This piece originally appeared at The Nation.
Can state employees who decline to join a union in their workplace be required to pay fees to support the union’s work? On February 26, the Supreme Court will hear arguments in Janus v. American Federation of State, County, and Municipal Employees, a case pitting the First Amendment claims of dissenting employees against the interests of public-sector unions. Mark Janus, an Illinois state employee who opposes the union, argues that a state law allowing public-sector unions to charge nonmembers fees for collective-bargaining activities violates his First Amendment rights. Were the Court to accept this argument, it would severely undermine such unions, by requiring them to provide services free of charge to any worker who says he objects to the union. Regardless of what you think about unions, such a ruling would turn First Amendment law on its head.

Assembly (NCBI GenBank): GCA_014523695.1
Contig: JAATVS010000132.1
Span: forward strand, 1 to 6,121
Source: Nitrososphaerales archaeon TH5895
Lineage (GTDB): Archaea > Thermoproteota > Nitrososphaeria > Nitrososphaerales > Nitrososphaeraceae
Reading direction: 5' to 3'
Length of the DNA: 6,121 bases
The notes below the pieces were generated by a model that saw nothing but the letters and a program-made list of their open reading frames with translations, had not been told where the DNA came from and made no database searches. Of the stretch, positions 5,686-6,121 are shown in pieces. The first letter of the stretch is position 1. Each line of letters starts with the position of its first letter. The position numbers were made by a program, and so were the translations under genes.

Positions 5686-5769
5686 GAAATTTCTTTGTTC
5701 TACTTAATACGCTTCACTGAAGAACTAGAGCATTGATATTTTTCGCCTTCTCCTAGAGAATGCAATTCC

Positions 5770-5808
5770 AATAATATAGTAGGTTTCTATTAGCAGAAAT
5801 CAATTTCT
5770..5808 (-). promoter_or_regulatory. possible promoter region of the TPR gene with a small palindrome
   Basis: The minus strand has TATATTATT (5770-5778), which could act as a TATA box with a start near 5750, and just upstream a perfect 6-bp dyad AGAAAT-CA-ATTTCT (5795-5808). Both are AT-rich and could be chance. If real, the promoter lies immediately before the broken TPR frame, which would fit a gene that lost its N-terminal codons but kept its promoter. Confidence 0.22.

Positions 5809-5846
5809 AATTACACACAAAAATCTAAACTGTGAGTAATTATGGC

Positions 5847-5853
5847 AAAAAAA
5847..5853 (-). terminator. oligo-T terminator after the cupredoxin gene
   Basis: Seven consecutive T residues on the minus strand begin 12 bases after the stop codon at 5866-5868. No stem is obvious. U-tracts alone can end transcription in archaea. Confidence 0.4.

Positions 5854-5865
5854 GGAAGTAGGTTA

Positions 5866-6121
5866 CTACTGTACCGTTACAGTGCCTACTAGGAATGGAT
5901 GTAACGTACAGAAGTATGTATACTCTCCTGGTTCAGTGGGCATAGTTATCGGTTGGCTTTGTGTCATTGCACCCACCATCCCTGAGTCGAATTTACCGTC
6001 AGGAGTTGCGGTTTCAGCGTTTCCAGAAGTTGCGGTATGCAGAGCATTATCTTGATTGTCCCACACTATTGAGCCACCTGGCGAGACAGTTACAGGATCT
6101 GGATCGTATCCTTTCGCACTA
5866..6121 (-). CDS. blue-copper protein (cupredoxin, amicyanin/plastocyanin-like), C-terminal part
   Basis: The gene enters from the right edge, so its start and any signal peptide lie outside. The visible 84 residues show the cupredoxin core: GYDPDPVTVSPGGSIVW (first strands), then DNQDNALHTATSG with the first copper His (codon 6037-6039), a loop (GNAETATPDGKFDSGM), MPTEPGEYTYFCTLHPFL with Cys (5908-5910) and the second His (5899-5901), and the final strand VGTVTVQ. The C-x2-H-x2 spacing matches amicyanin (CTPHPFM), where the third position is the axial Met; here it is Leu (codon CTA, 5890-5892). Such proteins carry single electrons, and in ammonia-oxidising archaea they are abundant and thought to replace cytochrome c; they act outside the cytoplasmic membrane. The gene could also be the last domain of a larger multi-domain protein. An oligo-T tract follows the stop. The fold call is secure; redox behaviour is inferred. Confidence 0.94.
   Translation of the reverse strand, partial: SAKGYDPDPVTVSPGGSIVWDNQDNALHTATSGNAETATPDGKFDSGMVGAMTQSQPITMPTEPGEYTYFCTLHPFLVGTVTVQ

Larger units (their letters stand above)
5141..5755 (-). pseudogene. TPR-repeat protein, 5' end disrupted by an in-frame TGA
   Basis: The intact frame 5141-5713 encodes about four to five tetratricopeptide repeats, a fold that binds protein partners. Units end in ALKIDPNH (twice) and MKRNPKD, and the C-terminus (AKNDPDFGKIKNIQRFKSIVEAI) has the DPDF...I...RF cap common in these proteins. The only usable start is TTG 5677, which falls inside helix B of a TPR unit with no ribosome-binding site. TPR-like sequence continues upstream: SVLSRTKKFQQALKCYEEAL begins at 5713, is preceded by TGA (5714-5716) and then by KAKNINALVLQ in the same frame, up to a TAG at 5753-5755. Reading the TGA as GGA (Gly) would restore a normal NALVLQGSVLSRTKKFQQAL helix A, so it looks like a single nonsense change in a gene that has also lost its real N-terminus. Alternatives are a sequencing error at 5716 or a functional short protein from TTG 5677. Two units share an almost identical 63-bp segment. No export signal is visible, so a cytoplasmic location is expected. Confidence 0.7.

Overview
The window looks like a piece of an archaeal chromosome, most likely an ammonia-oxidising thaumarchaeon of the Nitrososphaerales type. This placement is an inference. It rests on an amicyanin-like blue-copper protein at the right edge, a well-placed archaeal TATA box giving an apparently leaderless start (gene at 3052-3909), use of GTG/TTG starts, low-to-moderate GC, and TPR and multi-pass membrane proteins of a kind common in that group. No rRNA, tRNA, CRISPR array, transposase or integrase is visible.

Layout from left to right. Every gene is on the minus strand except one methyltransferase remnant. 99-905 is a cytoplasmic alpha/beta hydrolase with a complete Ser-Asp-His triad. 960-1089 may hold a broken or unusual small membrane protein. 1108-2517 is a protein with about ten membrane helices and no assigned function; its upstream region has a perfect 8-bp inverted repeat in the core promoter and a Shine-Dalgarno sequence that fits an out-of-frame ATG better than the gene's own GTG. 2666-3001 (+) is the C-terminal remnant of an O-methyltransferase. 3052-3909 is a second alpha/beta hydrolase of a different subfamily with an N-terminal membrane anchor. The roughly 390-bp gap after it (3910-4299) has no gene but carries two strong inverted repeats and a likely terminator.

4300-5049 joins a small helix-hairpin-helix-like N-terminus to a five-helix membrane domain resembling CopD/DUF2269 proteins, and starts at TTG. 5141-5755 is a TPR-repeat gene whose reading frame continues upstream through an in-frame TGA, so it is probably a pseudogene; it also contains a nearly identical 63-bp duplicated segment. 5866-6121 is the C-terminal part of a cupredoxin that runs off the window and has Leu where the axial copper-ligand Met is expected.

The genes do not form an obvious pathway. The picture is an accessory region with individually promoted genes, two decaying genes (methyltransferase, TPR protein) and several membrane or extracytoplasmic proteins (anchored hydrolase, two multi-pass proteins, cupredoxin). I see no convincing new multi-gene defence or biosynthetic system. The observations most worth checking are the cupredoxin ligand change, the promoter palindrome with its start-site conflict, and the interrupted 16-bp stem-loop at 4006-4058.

The American Civil Liberties Union is second to none in defending the First Amendment rights of free speech, association, and assembly. We protect the right to associate and the right not to be compelled to associate against one’s will. But state laws allowing unions to charge fees for services that they must provide to all workers does not violate anyone’s free-speech rights. Here’s why.
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